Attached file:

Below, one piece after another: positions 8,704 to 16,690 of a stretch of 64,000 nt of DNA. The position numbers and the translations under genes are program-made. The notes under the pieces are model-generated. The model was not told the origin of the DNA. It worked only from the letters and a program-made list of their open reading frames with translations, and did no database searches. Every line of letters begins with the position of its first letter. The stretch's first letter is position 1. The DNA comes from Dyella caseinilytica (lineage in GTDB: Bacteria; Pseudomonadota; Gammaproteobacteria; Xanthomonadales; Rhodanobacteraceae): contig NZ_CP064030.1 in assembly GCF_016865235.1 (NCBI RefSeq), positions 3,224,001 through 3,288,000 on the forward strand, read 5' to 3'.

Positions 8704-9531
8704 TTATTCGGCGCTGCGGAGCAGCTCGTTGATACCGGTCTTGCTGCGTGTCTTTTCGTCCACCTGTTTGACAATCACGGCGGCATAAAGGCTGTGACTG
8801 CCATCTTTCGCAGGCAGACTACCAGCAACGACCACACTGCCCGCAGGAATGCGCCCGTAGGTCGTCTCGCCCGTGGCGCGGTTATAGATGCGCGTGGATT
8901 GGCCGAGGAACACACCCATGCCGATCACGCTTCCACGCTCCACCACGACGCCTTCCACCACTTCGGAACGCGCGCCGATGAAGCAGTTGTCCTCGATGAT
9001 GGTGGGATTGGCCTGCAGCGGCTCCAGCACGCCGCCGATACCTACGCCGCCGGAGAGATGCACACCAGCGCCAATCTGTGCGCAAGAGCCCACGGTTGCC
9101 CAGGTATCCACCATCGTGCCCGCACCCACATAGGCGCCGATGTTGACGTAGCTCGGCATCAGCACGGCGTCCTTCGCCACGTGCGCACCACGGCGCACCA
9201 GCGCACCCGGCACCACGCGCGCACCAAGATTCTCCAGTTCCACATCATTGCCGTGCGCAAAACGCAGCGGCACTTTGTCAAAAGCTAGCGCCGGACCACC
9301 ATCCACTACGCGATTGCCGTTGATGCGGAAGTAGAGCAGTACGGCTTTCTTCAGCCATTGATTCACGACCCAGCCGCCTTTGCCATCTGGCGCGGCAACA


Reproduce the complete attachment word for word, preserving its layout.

Below, one piece after another: positions 8,704 to 16,690 of a stretch of 64,000 nt of DNA. The position numbers and the translations under genes are program-made. The notes under the pieces are model-generated. The model was not told the origin of the DNA. It worked only from the letters and a program-made list of their open reading frames with translations, and did no database searches. Every line of letters begins with the position of its first letter. The stretch's first letter is position 1. The DNA comes from Dyella caseinilytica (lineage in GTDB: Bacteria; Pseudomonadota; Gammaproteobacteria; Xanthomonadales; Rhodanobacteraceae): contig NZ_CP064030.1 in assembly GCF_016865235.1 (NCBI RefSeq), positions 3,224,001 through 3,288,000 on the forward strand, read 5' to 3'.

Positions 8704-9531
8704 TTATTCGGCGCTGCGGAGCAGCTCGTTGATACCGGTCTTGCTGCGTGTCTTTTCGTCCACCTGTTTGACAATCACGGCGGCATAAAGGCTGTGACTG
8801 CCATCTTTCGCAGGCAGACTACCAGCAACGACCACACTGCCCGCAGGAATGCGCCCGTAGGTCGTCTCGCCCGTGGCGCGGTTATAGATGCGCGTGGATT
8901 GGCCGAGGAACACACCCATGCCGATCACGCTTCCACGCTCCACCACGACGCCTTCCACCACTTCGGAACGCGCGCCGATGAAGCAGTTGTCCTCGATGAT
9001 GGTGGGATTGGCCTGCAGCGGCTCCAGCACGCCGCCGATACCTACGCCGCCGGAGAGATGCACACCAGCGCCAATCTGTGCGCAAGAGCCCACGGTTGCC
9101 CAGGTATCCACCATCGTGCCCGCACCCACATAGGCGCCGATGTTGACGTAGCTCGGCATCAGCACGGCGTCCTTCGCCACGTGCGCACCACGGCGCACCA
9201 GCGCACCCGGCACCACGCGCGCACCAAGATTCTCCAGTTCCACATCATTGCCGTGCGCAAAACGCAGCGGCACTTTGTCAAAAGCTAGCGCCGGACCACC
9301 ATCCACTACGCGATTGCCGTTGATGCGGAAGTAGAGCAGTACGGCTTTCTTCAGCCATTGATTCACGACCCAGCCGCCTTTGCCATCTGGCGCGGCAACA